Stephens was elected to represent Georgia in the Congress which met at Montgomery on February 4, 1861, to formulate a plan for a new federation of the seceded States. He played a leading role in the adoption of both the Provisional and Permanent Constitutions of the Confederate States of America. His chief aim was to establish and preserve in the new government those constitutional liberties which he considered lost under the old Union. As it was the concern of the founding fathers of the Confederacy that the first administration

should embrace all factions and interests in the Southern States, the Congress elected Jefferson Davis, willing secessionist, to be President, and Alexander Stephens, reluctant secessionist, to be Vice-President. So deeply concerned was Stephens for State and individual rights that when emergencies of war caused the Confederate Congress to suspend the writ of habeas corpus, to restrict personal freedom under martial law, and to compel military service by conscription, he found himself in opposition and spent long intervals between sessions of the Confederate Congress at Liberty Hall.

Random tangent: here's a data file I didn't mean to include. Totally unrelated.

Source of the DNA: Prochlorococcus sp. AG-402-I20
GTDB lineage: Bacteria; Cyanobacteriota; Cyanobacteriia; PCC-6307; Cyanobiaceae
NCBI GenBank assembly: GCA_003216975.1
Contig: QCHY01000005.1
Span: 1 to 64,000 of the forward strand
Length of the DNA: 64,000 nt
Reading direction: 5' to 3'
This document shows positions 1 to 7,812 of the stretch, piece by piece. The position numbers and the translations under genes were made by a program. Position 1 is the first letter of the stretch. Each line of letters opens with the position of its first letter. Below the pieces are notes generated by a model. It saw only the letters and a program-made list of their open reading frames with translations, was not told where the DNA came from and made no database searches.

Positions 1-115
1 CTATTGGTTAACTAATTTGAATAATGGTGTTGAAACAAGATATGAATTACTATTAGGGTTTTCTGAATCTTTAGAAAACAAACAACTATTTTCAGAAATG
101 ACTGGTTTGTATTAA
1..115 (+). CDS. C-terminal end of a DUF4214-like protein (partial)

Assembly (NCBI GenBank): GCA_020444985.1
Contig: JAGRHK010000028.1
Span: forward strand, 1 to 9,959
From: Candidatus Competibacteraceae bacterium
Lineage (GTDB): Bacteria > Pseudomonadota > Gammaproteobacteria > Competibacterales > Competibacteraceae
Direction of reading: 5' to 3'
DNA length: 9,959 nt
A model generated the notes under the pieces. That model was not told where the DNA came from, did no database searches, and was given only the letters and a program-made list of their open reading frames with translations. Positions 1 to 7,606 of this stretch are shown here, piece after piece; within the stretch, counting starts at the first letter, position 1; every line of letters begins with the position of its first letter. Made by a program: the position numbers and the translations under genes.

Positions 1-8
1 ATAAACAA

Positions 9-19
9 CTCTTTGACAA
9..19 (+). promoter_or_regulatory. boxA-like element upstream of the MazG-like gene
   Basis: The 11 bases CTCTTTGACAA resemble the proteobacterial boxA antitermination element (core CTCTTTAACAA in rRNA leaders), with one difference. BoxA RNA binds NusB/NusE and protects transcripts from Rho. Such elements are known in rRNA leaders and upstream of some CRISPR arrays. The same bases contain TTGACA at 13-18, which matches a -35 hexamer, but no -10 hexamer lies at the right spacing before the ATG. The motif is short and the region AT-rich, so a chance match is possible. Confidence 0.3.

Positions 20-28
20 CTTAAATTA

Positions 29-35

In addition to his services as a member of the
Provisional Congress and as presiding officer of the Senate under the Permanent Constitution, Stephens served the Confederacy as commissioner to Virginia
when that State hung in the balance between the old Union and the new Confederacy; he served also as ranking member of the Confederate Commission which met Lincoln and Seward at Hampton Roads
in February, 1865, in a vain effort to secure peace.
He was active in promoting exchange of prisoners and was a familiar figure around Confederate hos-
pitals.